Because prophages are common in bacterial genomes, we predict that both prophage-mediated defence systems and phage-encoded counter-defence systems are common and play major roles in bacterial–viral dynamics.


Phage isolation, propagation and analysis

M. smegmatis mc2155 was used for phage isolation and growth as described previously3. Phage lysates typically contained more than 5 × 109 p.f.u. ml–1 and were used for plaque assays and DNA extraction. Electron microscopy42, genome sequencing, annotation and analysis were as reported previously22. In brief, genomes were annotated using DNAMaster (http://cobamide2.bio.pitt.edu), beginning with an autoannotation with Glimmer and GeneMark, followed by manual inspection and revision where necessary for each predicted open reading frame. Gene functions were predicted using basic local alignment search tool (BLAST) (ref. 43), HHPred (ref. 35) and searches against the protein conserved domain database using Phamerator44. Phamerator44 was used for comparative genomic analyses and genome map representations, using the database ‘Actinobacteriophage_554’. Electron microscopy was performed on phage samples precipitated from lysates and resuspended in phage buffer (10 mM Tris pH 7.5, 68 mM NaCl, 10 mM MgSO4). Phage particles were spotted onto formvar and carbon-coated 400 mesh copper grids, rinsed with distilled water and stained with 1% uranyl acetate. Images were taken using a FEI Morgagni transmission electron microscope. Phage dilutions for microbiological assays were made using phage buffer including 1 mM CaCl2.

Construction and characterization of lysogenic strains

Lysogens were isolated by spotting a dilution series of each high-titre Cluster N phage lysate on a lawn of mc2155 and incubating at 37 °C for 24 h. Cells from the cloudy centres of phage spots were streaked onto solid media and incubated at 37 °C until visible colonies appeared (approximately 3–4 days). Individual colonies were picked and re-purified by streaking onto solid media three times (to remove all exogenous phage from the initial infection) before inoculation into liquid Middlebrook 7H9 medium. After growing to saturation, cultures were verified for lysogeny by testing the supernatant for infectious phage particles indicating phage release and by determining superinfection immunity by plating as a lawn and spotting with appropriate phage lysates. While propagating lysogens of the Cluster N phages we observed no evidence for loss of lysogeny and all lysogens appear to be stably maintained. We tested a Xerxes lysogen by growing in liquid culture for 28 generations, plating for single colonies and then testing these for phage release as a characteristic feature of lysogeny. The experiment was repeated in duplicate and all of ten colonies from each experiment were lysogenic.

The 39 bp attP common core is identical in all Cluster N phages except for Butters and Redi, which have two and four base departures from them, respectively, although only the Redi sequence is identical to the attB site overlapping a M. smegmatis tRNAlys gene (Msmeg_5758). All of the Cluster N prophages were shown by PCR to integrate into this attB site (Supplementary Fig. 12d), but we also examined RNAseq data from the lysogenic strains for evidence of secondary integration. Sufficient reads were available for the Butters, MMB, Phrann and Xerxes samples that mapped to the predicted attachment junctions (50, 115, 71 and 19, respectively) to show that integration occurred only at this site and no integration events were identified that mapped to alternative attB loci.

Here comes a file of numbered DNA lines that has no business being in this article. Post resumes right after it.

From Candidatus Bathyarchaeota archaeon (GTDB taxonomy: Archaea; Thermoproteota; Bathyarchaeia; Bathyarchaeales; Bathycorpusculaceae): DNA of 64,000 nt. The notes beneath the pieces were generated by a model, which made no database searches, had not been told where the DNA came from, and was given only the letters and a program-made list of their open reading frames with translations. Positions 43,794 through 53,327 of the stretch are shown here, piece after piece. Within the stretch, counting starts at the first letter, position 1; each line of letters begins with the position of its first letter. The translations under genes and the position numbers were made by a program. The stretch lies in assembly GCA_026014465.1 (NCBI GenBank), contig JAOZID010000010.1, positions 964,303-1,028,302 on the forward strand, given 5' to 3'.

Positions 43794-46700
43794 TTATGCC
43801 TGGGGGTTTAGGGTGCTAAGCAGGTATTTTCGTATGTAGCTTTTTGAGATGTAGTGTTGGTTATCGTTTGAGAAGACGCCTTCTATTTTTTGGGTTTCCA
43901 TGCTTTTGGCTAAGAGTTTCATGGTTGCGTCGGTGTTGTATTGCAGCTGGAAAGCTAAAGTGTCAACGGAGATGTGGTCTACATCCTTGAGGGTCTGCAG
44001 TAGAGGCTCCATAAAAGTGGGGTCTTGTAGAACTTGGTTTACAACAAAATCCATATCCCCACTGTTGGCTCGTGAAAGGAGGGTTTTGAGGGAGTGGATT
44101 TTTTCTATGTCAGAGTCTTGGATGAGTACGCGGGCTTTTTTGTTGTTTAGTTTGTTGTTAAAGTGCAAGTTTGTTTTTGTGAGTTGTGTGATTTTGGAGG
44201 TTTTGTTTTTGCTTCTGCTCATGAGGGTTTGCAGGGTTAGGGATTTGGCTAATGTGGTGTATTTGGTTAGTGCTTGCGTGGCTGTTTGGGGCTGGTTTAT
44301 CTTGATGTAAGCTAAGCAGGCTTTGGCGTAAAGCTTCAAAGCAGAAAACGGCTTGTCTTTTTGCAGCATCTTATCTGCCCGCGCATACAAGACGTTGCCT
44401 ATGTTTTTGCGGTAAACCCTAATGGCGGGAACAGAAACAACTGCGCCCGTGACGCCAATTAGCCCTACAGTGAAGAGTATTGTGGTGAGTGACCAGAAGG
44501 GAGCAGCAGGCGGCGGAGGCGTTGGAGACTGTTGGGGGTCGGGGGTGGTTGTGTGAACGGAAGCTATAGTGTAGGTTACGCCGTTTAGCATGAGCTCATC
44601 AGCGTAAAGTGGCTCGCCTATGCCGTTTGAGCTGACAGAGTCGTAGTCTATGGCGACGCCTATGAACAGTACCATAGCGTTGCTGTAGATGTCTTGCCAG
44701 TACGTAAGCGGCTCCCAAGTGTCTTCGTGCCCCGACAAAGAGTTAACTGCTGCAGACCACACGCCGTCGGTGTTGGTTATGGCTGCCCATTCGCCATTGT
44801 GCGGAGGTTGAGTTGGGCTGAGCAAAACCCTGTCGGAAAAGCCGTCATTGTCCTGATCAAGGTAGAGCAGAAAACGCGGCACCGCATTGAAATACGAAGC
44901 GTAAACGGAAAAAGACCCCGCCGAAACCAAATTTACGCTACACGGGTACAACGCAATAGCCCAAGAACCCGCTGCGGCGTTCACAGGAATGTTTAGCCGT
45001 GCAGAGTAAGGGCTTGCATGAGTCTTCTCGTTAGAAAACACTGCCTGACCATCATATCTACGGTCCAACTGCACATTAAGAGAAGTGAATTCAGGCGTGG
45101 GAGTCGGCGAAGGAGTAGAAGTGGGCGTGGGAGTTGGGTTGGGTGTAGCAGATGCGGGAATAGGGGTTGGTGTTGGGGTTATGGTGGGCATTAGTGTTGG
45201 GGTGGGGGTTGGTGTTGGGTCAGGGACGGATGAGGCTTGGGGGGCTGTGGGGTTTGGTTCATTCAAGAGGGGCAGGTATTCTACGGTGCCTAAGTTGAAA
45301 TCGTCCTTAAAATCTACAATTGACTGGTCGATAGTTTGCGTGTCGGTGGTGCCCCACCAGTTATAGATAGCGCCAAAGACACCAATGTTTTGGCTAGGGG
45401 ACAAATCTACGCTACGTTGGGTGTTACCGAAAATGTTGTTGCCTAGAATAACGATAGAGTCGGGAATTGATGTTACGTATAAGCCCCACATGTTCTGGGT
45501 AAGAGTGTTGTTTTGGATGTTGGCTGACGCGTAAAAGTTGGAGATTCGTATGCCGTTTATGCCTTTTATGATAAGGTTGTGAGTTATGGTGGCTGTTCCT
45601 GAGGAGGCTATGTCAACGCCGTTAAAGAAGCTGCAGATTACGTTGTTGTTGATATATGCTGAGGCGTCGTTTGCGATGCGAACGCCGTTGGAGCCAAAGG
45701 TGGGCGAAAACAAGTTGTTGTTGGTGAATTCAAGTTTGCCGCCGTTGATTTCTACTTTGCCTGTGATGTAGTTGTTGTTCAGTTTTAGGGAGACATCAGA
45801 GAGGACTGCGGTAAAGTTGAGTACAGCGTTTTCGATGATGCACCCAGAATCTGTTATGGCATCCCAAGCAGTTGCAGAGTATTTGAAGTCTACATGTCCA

Phage genome sequencing

Phage lysates were prepared and DNA extracted using the Wizard DNA kit (Promega). Libraries were constructed from phage DNA using the Illumina TruSeq Nano kit or the NEB Ultra II kit, then sequenced using an Illumina MiSeq—with either unpaired 140 bp reads or with paired-end 300 bp reads—to a minimum of 200-fold depth of coverage. Assembly was performed using Newbler version 2.9, and Consed version 29 was used for quality control of assembled genomes. In some cases, tandem repeats were manually assembled to ensure accurate complete sequences.

Isolation and characterization of DEMs

Tweety DEM mutants were isolated by plating four independent lysates onto lawns of a M. smegmatis mc2155(Phrann) lysogen, picking plaques from each plate and recovering on M. smegmatis mc2155. Individual plaques were then tested for the escape phenotype (that is, efficiency of plating of one on the Phrann lysogen relative to M. smegmatis mc2155). A total of seven mutants (DEM10, DEM200, DEM201, DEM202, DEM203, DEM204 and DEM205) were isolated, of which two groups (DEM200 and DEM205; DEM202 and DEM203) were recovered from the same initial lysate and could be siblings (Supplementary Fig. 22). We also prepared DNA from two wild-type Tweety lysates, both of which are targeted by the Phrann prophage; the wild-type Tweety lysates used were derived from a stock prepared in March 2013. Complete genomes were sequenced using Illumina Mi-Seq with unpaired 140 bp reads or with paired-end 300 bp reads and assembled using Newbler and Consed. (Supplementary Figs 21 and 22). All of the phages (including both wild-type Tweety lysates) contain a three-base deletion corresponding to coordinates 34,188–34,190 in the reported Tweety sequence (GenBank accession no. EF536069)32 at a sequence of five repeats of 5′-GAC; this same 3 bp deletion is present in more than 30 homologues including those in closely related phages such as Sisi, Mantra, Mumulus and DotProduct. This, therefore, is unlikely to be involved in the escape phenotype and is most likely accounted for by an error in the original Tweety sequence. Four of the mutants (DEM200, DEM201, DEM202 and DEM203) have a 1.3 kbp deletion that probably results from recombination within two directly repeated 115 bp motifs at 46,219–46,333 and 44,879–44,992; DEM10, DEM204 and DEM205 do not have this deletion and this also does not correlate with the escape phenotype (Supplementary Figs 21 and 22).